I'm looking very seriously into buying one of your 50A 20Gal back to back kits Kal. That would solve the problem nicely! Are you planning on having any Christmas sales?
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Old 10-01-2013, 12:32 AM   #6
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Exactly, more efficient heat exchange also by pumping wort through hlt than the other way around. I have also been experimenting with keeping my hlt at sparge temp the whole time and only running pump to adjust temp or mash out. Anyone ever tried this? It seems to shorten lag time when raising temp to me.
Do you have a problem with conversion? If not then I don't think I have anything to worry about. I have the same concern as Jeffmeh, that you would denature enough of your enzymes to cause a problem. Do you do starch tests before mashout? Does it seem like it takes substantially longer to reach full conversion when keeping the HLT at sparge temps?
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Old 10-01-2013, 12:32 AM   #7
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The concern with that is that the mash liquor circulating through the HERMS coil could be exposed to high enough temperature to denature the enzymes. Your call.
That makes sense, but if that's the case doesn't poring boiling water into mash to correct temps denature some also?
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Old 10-01-2013, 12:35 AM   #8
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That makes sense, but if that's the case doesn't poring boiling water into mash to correct temps denature some also?
Not really. Adding the boiling water (assuming stirring, of course!) means that very little of the mash would actually hit 165+. But sending the wort (which is thinner, and where the enzymes are) constantly at 168ish would mean denaturing the wort as it when thorough.

Remember that even in decoction mashing, you are boiling the grain (not the liquid), as well as holding the grain at mash saccrification rest temps, to avoid denaturing the enzymes.
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Old 10-01-2013, 12:58 AM   #9
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That makes sense, but if that's the case doesn't poring boiling water into mash to correct temps denature some also?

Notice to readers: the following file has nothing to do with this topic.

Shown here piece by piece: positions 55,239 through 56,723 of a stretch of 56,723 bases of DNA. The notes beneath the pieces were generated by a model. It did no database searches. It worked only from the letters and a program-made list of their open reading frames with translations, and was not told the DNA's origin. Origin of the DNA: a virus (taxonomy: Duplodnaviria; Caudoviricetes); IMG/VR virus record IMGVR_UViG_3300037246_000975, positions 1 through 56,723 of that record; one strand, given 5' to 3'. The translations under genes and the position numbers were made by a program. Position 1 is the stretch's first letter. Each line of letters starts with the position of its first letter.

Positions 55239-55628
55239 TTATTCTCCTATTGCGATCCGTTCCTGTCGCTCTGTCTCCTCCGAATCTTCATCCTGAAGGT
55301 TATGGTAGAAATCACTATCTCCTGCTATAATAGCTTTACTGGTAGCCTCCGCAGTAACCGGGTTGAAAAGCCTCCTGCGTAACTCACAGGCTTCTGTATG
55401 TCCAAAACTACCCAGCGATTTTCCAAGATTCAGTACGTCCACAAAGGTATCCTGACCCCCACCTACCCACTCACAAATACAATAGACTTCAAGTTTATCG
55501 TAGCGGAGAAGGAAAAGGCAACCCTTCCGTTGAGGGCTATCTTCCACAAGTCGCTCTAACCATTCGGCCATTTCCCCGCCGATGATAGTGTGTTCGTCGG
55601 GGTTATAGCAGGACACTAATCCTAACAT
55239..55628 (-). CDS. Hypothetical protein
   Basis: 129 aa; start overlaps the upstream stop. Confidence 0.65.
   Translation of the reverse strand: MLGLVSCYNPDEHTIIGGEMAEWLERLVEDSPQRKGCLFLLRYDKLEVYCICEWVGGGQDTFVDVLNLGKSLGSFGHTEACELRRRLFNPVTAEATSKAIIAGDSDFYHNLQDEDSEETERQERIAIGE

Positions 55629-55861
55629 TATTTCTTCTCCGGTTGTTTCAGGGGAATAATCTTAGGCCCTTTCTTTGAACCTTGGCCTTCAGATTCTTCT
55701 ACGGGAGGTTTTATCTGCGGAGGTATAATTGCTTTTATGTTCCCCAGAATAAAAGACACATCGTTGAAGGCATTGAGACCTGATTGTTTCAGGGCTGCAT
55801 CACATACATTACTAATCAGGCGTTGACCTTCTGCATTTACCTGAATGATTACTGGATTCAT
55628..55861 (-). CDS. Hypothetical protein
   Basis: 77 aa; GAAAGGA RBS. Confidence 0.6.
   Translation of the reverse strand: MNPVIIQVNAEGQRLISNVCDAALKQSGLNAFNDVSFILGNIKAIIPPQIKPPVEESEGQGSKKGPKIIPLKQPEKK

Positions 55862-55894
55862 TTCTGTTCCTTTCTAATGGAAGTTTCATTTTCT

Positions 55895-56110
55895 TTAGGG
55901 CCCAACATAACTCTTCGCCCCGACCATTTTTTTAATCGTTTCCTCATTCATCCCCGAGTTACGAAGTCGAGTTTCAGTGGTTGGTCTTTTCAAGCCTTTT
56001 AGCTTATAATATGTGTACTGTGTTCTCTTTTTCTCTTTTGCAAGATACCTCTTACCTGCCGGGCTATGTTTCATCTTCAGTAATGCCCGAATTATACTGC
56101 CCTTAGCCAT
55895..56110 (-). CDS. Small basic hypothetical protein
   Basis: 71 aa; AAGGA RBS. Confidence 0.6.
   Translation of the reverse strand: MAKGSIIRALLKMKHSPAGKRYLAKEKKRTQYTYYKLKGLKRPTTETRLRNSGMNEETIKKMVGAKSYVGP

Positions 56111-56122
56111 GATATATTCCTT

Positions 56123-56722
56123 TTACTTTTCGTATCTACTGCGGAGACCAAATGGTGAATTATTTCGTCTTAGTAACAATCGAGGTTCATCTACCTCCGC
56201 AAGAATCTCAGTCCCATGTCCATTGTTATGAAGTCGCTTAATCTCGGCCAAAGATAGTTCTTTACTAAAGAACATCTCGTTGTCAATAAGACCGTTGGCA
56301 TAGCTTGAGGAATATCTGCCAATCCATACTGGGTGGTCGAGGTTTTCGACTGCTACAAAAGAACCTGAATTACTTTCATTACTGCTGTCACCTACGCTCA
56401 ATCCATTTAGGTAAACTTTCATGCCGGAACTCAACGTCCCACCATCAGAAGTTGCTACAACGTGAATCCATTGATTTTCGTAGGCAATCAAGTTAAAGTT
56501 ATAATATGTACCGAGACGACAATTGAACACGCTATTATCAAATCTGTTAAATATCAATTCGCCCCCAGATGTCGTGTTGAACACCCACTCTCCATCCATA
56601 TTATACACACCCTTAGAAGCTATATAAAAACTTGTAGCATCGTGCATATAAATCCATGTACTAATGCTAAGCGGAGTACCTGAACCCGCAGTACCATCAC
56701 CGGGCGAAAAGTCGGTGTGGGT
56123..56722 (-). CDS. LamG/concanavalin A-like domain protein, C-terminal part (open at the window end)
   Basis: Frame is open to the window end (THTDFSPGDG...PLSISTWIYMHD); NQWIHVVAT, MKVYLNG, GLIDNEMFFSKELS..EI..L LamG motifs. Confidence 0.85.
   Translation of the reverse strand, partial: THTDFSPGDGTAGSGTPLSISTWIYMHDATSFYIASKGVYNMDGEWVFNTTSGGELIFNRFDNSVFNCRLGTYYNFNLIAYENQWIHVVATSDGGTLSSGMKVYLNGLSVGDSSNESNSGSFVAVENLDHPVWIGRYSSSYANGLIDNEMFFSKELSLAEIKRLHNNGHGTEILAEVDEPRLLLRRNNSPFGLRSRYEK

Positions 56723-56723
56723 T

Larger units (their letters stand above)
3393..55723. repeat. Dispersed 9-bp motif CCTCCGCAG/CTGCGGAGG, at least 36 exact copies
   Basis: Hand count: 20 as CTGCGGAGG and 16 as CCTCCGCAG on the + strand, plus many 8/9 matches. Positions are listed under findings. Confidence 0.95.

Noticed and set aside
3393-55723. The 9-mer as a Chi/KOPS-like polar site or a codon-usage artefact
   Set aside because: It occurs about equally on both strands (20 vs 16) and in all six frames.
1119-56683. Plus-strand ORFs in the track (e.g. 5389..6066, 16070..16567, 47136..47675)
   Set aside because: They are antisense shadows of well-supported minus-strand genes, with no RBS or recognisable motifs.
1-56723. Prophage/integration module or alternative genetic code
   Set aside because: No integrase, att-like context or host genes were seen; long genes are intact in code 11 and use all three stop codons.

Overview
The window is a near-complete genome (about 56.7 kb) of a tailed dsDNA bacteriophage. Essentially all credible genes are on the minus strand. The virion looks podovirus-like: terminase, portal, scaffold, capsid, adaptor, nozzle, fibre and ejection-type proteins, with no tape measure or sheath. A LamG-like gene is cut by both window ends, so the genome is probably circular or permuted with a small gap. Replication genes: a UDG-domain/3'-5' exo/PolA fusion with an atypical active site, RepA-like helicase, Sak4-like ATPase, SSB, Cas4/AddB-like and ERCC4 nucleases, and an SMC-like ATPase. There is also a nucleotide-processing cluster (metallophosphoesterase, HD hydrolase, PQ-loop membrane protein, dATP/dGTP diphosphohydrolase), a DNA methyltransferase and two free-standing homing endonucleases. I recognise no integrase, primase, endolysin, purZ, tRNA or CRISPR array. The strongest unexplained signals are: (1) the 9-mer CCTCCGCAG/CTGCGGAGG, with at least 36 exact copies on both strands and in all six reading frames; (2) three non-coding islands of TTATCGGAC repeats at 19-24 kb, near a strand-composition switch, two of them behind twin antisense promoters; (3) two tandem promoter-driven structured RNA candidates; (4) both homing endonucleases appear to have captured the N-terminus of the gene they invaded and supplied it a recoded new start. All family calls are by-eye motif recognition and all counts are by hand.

I think it takes a little more time to denature them, and when you dough in the temperature is equalizing down to acceptable temps very quickly.

As far as in the coil goes, beta amylase denatures first (temp wise). So while you might only kill off a small percentage of enzymes with each quick pass through the HERMS coil I would assume a higher percentage is going to be beta amylase. If you stopped the pump whatever wort was in the coil would be subjected to high heat for much longer, and I assume you would denature all but a small portion of the alpha amylase. I could be very wrong though. I can't remember how long he said it took before they started dying off. I think it was on a Brew Strong episode.
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Old 10-01-2013, 01:08 AM   #10
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Not really. Adding the boiling water (assuming stirring, of course!) means that very little of the mash would actually hit 165+. But sending the wort (which is thinner, and where the enzymes are) constantly at 168ish would mean denaturing the wort as it when thorough.

Remember that even in decoction mashing, you are boiling the grain (not the liquid), as well as holding the grain at mash saccrification rest temps, to avoid denaturing the enzymes.
Thanks for the info Yooper. Come to think of it my two brews I tried it on were simple single temp rest then mash out. I used the pump to get water up to strike temp, then for mashout and sparge. I'm doing a wit that needs a protein rest then sach rest, what temp would be safe to keep hlt at to shorten mlt lag while not denaturing enzymes? I think on other brews that I do a protein rest I have a problem spending too much time in PR temps and its affecting head retention. Sorry to the OP, I feel like I am hijacking this thread from his original question, but I want to ask while I have some highly respected brewers weighing in.